IABA set to break silence on Walsh and come out fighting
Billy Walsh needed permission from CEO to talk to media, according to new details
Irish Sports Council chairman Kieran Mulvey has promised boxer fraternity best financial support possible. Photograph: Domnick Walsh/Eye Focus
The Irish Amateur Boxing Association are set to break their silence on Thursday morning on the situation that has led to Billy Walsh leaving boxing’s High Performance Unit and taking up a post in the United States. After a meeting with Minister for Sport Michael Ring on Wednesday, it is believed the IABA intend to come out fighting and strongly defend their handling of the affair.
In doing so, they will look to draw a line and move on, even though it is likely to land them in trouble with the Irish Sports Council. The ISC’s chairman Kieran Mulvey has reiterated his intention to put in place a funding review should the IABA not come up with an explanation for the agreement that was put in writing back in August subsequently failing to go before the board. There is a fear within boxing circles that this could lead to governance of the sport being taken out of the IABA’s hands and its running handed over to the Sports Council.
With growing rancour on both sides, details began to emerge on Wednesday of some of the issues that led to Walsh’s exile. At a Dáil Committee to sign off on Mulvey’s appointment as chairman of Sport Ireland, he revealed that one of the demands from the Irish Amateur Boxing Association was that Walsh get permission from his CEO before engaging with the media.
“In this proposed contract, Billy Walsh was told that he could not engage with the Olympic Council of Ireland, the Irish Sports Council or the media without the written permission of the CEO. Imagine Joe Schmidt being told he had to contact Philip Browne every time he wanted to announce a team. This is unconscionable.
“What was Billy Walsh looking for? I think he was looking for respect. And my god did he deserve it. The second thing he was looking for was authority. Reasonable authority to run the high performance programme without petty bureaucratic interference. I mean, how can you have a situation in Doha where a boxer could win a medal then Billy having to turn to Des Cahill and say, ‘Sorry, I can’t give an interview, I have to get written permission.’
“That exposes a mentality to me. From what I know and understand what was going on, it was constantly to chip away at whatever authority Billy had achieved – and it wasn’t enormous. There was also a feeling sometimes that I get from meeting the IABA that there’s a resentment of the High Performance Unit and of the resources that go into it.”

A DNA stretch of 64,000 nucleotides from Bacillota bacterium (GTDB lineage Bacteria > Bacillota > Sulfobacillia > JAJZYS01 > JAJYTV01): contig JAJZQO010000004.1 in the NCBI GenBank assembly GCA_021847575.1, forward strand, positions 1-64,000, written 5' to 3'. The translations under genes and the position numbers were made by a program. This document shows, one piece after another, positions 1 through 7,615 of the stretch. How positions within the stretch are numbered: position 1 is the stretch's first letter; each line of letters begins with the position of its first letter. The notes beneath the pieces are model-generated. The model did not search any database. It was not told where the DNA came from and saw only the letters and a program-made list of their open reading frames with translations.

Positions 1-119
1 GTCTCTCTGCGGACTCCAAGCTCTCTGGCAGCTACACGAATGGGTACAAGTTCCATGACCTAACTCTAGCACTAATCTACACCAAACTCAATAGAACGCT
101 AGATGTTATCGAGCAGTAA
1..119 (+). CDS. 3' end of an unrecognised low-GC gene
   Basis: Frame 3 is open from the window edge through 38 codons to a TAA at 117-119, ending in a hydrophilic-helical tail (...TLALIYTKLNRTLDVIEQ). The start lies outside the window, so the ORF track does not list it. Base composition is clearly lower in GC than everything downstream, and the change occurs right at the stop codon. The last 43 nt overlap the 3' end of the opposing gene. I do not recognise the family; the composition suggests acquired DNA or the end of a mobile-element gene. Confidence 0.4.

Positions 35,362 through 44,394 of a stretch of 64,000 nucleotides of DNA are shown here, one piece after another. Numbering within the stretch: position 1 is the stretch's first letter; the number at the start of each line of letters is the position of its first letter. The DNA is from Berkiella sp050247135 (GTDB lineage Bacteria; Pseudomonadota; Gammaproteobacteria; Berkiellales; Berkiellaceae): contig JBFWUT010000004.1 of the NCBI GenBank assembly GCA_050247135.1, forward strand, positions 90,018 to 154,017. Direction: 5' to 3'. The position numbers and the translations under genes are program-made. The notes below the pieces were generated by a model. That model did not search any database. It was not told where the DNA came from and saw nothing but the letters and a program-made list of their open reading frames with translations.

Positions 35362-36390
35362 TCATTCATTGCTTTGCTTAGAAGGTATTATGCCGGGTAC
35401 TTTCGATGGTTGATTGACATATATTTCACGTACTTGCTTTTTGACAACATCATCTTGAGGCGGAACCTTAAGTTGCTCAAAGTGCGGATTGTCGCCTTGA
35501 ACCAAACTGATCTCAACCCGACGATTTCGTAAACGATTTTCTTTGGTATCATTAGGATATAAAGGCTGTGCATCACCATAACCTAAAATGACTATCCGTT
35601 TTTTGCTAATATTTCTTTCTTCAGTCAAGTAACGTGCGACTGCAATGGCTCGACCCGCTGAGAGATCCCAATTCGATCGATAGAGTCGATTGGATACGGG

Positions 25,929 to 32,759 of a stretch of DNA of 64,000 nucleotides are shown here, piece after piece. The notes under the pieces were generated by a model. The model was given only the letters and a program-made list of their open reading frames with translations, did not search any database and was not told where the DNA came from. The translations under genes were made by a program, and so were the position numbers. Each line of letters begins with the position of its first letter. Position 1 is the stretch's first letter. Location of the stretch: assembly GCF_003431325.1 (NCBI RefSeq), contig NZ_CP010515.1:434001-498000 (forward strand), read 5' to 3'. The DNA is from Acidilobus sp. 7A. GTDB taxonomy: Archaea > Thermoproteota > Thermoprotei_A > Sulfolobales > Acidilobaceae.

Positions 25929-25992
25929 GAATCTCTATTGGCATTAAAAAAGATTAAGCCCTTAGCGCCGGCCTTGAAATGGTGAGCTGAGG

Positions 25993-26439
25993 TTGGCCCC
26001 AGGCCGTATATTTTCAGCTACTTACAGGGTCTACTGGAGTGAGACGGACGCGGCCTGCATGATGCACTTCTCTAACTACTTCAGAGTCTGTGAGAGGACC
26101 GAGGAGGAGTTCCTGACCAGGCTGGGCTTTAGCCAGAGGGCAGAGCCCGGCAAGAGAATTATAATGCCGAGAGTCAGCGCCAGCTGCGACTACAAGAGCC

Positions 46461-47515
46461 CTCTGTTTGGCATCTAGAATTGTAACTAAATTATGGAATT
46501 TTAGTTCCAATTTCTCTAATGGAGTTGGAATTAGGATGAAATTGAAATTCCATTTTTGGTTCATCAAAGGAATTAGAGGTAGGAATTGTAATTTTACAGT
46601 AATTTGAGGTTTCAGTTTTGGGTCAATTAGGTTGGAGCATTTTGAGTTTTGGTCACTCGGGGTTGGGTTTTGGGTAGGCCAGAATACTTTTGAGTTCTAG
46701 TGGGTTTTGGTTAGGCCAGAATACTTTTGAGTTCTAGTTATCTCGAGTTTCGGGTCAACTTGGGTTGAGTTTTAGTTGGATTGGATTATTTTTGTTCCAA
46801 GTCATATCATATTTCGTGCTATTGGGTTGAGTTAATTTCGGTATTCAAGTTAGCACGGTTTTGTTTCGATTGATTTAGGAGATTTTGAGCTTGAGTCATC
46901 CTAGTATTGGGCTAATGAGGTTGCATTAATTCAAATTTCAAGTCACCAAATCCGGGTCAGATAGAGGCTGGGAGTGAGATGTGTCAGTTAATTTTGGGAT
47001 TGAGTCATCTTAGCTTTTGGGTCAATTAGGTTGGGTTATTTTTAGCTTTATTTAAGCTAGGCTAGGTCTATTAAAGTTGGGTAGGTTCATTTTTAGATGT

Mulvey was appearing in front of the Committee on Transport and Communications the morning after going on Prime Time to call on the IABA to find a solution to the farrago within 24 hours or risk a funding review.
“The IABA for all practical purposes is almost totally funded by the State. It is not my intention and it will never be the intention of the board to go hurt the athletes, the boxers, the coaches. All of them can get a guarantee from me here this morning that they will not be touched. They will be given the best financial support that we can do. My concern is that portion of the grant that is given to the IABA for central headquarter administration.
“I am putting that marker down now and I hope I will be supported on this. We will review that for the 2016 funding round until we are assured that everything that is required on transparency and corporate governance is to our satisfaction. It’s not today or yesterday that this arose. It’s not working and it needs to be fixed.
“The IABA didn’t hear anything from me last night that they haven’t heard me say across the table to them. They allowed this to drift. They said they were in negotiations and then legal people from both sides got involved. I just know for a fact that anybody who has dealt with the IABA in these negotiations, be they human resource consultants or legal, have found it the most frustrating experience they’ve ever experienced. And it mirrors my own.
“Do they want him or do they not? And it appears to me that they don’t. To allow this poker game to go to the ultimate. The president of the IABA told the Minister for Sport last weekend that this would be sorted out, it would be alright, that it would be done. And what do we find on Monday morning? It’s not done. It was nothing to do with financials, that was all thrashed out and paid for by the Sports Council. It was all the other indignities that were added.”